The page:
Lake Jackson, Texas
Coupeville, Washington

Looking at that list now, I can see why, when someone would ask me where I was from, it was so easy for me to answer, “all over” or “everywhere,” rather than to say I was from Arkansas – it had been so long since I’d lived in Arkansas, or spent time anywhere near Arkansas that it didn’t even cross my mind to say it. The problem is that, of course, if you are not from somewhere, then you are from nowhere. If you are not something, then you are nothing. And what I had been doing until I woke up one day after living in Lake Charles, Louisiana for three years was to reduce the very essence of my history and my culture – of who I am – to nothing more than a collection of the strip malls I’ve been to in the suburbs I’ve lived in these various places across the US.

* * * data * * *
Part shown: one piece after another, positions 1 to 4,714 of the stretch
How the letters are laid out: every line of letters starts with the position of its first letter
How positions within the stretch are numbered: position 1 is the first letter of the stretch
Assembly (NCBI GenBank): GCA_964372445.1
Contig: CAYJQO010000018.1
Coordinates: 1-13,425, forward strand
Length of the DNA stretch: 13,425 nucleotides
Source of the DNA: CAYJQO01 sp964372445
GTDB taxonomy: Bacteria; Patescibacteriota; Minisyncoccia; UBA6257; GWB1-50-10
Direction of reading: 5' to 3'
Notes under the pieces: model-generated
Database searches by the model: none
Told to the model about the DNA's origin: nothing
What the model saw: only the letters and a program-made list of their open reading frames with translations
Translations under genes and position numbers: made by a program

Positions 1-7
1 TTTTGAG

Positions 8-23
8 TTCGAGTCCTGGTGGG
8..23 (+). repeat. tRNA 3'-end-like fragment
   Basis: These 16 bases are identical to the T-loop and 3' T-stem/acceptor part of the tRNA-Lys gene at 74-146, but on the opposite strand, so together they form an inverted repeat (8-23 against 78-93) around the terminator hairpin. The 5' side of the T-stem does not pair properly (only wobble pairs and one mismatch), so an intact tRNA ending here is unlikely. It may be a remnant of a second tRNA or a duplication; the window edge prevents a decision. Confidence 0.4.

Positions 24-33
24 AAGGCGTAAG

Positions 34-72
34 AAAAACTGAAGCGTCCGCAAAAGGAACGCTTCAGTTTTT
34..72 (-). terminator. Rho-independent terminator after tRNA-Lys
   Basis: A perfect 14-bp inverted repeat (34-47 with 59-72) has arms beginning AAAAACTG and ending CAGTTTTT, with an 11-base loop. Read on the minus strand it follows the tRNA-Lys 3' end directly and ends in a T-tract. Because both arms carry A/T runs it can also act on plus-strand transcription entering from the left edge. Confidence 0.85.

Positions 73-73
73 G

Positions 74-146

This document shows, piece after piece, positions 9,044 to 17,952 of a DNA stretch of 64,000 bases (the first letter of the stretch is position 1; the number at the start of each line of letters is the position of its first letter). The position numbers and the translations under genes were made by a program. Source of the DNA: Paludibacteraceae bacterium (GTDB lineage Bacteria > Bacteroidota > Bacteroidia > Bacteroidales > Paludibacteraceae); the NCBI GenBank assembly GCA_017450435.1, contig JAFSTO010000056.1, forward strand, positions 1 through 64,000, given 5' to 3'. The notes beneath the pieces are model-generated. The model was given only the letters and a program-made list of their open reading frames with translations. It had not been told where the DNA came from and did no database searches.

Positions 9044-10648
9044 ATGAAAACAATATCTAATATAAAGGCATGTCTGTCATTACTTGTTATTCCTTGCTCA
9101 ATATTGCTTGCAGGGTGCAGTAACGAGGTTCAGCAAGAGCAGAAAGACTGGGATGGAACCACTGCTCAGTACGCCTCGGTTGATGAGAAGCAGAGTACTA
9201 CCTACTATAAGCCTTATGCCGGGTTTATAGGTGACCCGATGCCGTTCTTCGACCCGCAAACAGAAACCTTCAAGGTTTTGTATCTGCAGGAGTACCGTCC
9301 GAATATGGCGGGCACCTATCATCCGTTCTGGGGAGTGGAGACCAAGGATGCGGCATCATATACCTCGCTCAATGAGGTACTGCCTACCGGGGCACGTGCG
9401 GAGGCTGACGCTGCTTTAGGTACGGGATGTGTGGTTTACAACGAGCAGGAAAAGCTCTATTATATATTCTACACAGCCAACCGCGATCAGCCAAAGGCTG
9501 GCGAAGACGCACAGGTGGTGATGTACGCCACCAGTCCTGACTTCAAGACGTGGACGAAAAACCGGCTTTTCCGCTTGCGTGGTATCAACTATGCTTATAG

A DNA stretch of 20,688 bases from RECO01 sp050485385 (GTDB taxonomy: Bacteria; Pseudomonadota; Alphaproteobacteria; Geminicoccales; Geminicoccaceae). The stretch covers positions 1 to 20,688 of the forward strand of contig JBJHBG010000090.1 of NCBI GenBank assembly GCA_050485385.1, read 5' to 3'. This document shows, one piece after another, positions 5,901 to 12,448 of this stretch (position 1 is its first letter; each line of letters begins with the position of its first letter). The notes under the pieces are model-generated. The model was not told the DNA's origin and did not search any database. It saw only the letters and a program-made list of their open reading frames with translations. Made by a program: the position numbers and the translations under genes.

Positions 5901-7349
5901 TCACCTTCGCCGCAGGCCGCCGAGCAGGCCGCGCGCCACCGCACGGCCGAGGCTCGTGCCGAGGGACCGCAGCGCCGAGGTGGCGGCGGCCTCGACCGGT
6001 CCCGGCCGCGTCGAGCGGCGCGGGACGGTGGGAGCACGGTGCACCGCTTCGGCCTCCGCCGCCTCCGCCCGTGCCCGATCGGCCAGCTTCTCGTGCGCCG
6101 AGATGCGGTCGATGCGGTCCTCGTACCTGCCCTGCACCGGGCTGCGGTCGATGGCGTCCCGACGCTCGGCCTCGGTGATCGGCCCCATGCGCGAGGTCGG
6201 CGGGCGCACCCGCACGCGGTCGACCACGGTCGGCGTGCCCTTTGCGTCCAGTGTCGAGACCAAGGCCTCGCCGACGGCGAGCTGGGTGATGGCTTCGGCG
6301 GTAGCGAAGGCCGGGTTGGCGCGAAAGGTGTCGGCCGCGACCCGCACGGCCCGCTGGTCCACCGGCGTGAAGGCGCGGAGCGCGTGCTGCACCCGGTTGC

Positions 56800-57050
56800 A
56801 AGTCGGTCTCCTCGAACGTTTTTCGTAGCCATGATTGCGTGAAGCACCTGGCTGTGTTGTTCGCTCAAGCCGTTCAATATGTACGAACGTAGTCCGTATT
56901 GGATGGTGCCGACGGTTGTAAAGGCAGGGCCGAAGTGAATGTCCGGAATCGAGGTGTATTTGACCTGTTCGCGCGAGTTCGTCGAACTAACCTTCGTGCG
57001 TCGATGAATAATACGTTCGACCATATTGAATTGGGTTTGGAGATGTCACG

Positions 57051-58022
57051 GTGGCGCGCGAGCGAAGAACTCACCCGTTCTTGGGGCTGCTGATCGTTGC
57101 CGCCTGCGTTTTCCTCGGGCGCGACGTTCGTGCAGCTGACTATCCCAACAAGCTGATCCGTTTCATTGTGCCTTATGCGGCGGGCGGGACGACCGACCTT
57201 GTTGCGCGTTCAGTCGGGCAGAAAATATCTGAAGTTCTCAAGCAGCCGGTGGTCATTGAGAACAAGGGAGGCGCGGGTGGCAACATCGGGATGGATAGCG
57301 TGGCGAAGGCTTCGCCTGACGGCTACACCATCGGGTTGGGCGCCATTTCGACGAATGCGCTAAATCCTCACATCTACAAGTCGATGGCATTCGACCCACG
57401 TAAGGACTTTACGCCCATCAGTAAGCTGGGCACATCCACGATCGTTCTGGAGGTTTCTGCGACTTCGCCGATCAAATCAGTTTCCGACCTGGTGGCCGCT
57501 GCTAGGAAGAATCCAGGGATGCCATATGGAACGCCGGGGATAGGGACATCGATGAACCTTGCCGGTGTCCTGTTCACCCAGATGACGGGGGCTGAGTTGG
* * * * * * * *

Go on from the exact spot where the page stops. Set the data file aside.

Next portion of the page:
Don’t get me wrong. These are all nice places. They have nice strip malls. They have pretty houses. I’m sure they have their own cultures and I’m sure they are wonderful ones. But they’re not mine, and somewhere along the line, I came to the realization that I don’t want them to be!

And what has Lake Charles to do with all that? It’s not in Arkansas, after all. Well, the funny thing about Lake Charles is that, while it’s not Arkansas, I think I had my little epiphany there, not just because I lived there longer than anywhere else, but because the culture is so similar to the one I remember from Arkansas. We lived in the Ozarks for my dad’s job, but where I am from, my real home, is southern Arkansas, and that has far more in common with Louisiana than it does with northern Arkansas. And so, the time I spent in Lake Charles was like being offered a path. A path back to the girl I was when I moved to Illinois – when I moved onto the “traveled” road, which also happened to be the easy road.